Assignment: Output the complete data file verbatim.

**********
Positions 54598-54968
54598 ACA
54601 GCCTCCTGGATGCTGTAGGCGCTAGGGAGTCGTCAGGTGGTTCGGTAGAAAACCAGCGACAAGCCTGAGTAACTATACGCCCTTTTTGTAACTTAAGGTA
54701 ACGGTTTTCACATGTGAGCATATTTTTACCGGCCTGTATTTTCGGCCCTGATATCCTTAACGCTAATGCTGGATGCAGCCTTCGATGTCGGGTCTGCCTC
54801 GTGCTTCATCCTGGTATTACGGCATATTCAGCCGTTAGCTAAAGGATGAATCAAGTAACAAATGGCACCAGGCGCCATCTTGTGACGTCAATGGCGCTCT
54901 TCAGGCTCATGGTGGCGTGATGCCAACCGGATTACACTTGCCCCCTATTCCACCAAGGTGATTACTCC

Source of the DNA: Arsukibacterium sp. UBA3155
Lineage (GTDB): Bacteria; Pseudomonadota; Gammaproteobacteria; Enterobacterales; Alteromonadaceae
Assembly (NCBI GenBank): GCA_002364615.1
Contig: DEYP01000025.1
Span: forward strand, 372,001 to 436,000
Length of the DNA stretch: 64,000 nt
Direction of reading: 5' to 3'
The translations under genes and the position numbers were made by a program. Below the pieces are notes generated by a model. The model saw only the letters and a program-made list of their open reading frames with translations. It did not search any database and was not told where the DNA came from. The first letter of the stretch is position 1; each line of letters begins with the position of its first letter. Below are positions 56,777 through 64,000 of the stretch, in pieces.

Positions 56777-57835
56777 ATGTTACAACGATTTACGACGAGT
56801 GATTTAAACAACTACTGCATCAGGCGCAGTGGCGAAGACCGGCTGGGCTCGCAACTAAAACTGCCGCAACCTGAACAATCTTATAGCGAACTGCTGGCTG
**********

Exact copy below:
Positions 54598-54968
54598 ACA
54601 GCCTCCTGGATGCTGTAGGCGCTAGGGAGTCGTCAGGTGGTTCGGTAGAAAACCAGCGACAAGCCTGAGTAACTATACGCCCTTTTTGTAACTTAAGGTA
54701 ACGGTTTTCACATGTGAGCATATTTTTACCGGCCTGTATTTTCGGCCCTGATATCCTTAACGCTAATGCTGGATGCAGCCTTCGATGTCGGGTCTGCCTC
54801 GTGCTTCATCCTGGTATTACGGCATATTCAGCCGTTAGCTAAAGGATGAATCAAGTAACAAATGGCACCAGGCGCCATCTTGTGACGTCAATGGCGCTCT
54901 TCAGGCTCATGGTGGCGTGATGCCAACCGGATTACACTTGCCCCCTATTCCACCAAGGTGATTACTCC

Source of the DNA: Arsukibacterium sp. UBA3155
Lineage (GTDB): Bacteria; Pseudomonadota; Gammaproteobacteria; Enterobacterales; Alteromonadaceae
Assembly (NCBI GenBank): GCA_002364615.1
Contig: DEYP01000025.1
Span: forward strand, 372,001 to 436,000
Length of the DNA stretch: 64,000 nt
Direction of reading: 5' to 3'
The translations under genes and the position numbers were made by a program. Below the pieces are notes generated by a model. The model saw only the letters and a program-made list of their open reading frames with translations. It did not search any database and was not told where the DNA came from. The first letter of the stretch is position 1; each line of letters begins with the position of its first letter. Below are positions 56,777 through 64,000 of the stretch, in pieces.

Positions 56777-57835
56777 ATGTTACAACGATTTACGACGAGT
56801 GATTTAAACAACTACTGCATCAGGCGCAGTGGCGAAGACCGGCTGGGCTCGCAACTAAAACTGCCGCAACCTGAACAATCTTATAGCGAACTGCTGGCTG